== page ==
“ ‘The Ant and the Grasshopper,’ ” my student Riswanda said, “teaches us that we must help others, even if they have not made the most practical decisions.”
I gave her a tight smile. I was six months into my year teaching English at an Islamic high school in East Java, Indonesia. Riswanda’s class was the seventh I had taught that week, and each had missed the point of this Aesop’s fable. A grasshopper who plays his fiddle all summer and fails to collect grain for the winter goes hungry, while the industrious ant family who works hard during the summer months is rewarded with full bellies. As I lectured on the virtues of hard work and planning ahead, I saw Riswanda’s face scrunched in confusion.
In my sophomore year at Stanford, I took lecturer emerita Ann Watters’s class on cross-cultural communication. We studied social psychologist Geert Hofstede’s cultural dimensions theory, which attempts to quantitatively explain cultural differences. In the individualism rankings, America scores a 91, the highest in the world. Indonesia scores a 14, one of the lowest.
The country’s strongly communal culture showed up in every dimension of my life. My host family included two grandmothers, a widowed aunt, three cousins who tinkered with motorcycle parts all day, and a constant flux of distant and unemployed relatives. I thought about myself a few months before, a Stanford senior desperately searching for jobs so as not to burden my parents by showing up on their doorstep after graduation.
On test days, my brightest students would share their answers with those who had put in absolutely no effort.
I also saw differences at school. Teachers actually skipped class to visit relatives in the hospital or dropped everything to drive neighbors to the airport, something that would have been unimaginable in my public high school in North Carolina. On test days, my brightest students would share their answers with those who had put in absolutely no effort. It was the perfect example of ants helping grasshoppers, and it seemed acutely unjust.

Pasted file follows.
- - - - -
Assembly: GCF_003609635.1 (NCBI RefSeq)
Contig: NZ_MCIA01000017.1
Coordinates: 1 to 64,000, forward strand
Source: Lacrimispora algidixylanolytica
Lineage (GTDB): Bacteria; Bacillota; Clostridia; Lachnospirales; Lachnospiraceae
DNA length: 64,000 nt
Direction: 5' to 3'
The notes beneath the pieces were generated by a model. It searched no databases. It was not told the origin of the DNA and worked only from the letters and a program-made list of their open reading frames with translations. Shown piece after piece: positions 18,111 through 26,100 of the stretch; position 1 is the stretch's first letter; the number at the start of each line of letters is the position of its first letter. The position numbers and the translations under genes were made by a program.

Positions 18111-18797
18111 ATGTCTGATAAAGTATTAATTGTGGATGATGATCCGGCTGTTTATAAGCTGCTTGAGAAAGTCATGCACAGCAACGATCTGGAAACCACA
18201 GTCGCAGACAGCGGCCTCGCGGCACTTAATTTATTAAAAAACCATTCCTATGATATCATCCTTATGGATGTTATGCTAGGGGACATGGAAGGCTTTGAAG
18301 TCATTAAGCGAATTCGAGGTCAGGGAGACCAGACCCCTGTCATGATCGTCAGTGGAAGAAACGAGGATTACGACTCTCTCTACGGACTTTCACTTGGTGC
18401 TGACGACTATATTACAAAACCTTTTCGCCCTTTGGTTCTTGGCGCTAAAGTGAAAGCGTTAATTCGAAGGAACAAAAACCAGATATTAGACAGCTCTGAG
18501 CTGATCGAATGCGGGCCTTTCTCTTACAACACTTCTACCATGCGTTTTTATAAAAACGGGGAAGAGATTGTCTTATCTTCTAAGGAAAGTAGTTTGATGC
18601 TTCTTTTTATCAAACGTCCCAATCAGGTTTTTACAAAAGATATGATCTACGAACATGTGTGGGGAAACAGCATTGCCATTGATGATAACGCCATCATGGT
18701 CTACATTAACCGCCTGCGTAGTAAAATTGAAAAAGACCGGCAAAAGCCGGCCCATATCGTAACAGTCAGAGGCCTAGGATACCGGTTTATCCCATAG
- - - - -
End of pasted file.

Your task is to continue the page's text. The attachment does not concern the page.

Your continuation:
Riswanda came up to me after class, still clutching her photocopied fable. “Miss, I don’t understand,” she said. “What’s so wrong with playing the fiddle all summer?”
Her question has stayed with me. The grasshopper’s job was far from practical, but it added beauty to a dreary field. The cousins taking refuge in my host family’s basement didn’t bring home paychecks, but they never failed to brighten my day with their belly laughs. Teachers skipped class not because they were lazy, but because they believed that helping others in tough situations was more important than drilling tired teenagers on geometric equations. What I perceived as cheating in my classroom could also be seen as a selfless act: lifting up the entire class rather than elevating oneself.
I’m learning to question my own fable: that you can measure people’s worth by their productivity. As I transition back into American life, I’m bringing with me the wisdom of my students, teachers and housemates—the ants and the grasshoppers alike.
Elizabeth Wallace, ’18, is the government relations and public affairs intern for the Legal Services Corporation in Washington, D.C. She will head to Harvard Law School in the fall. Email her at firstname.lastname@example.org.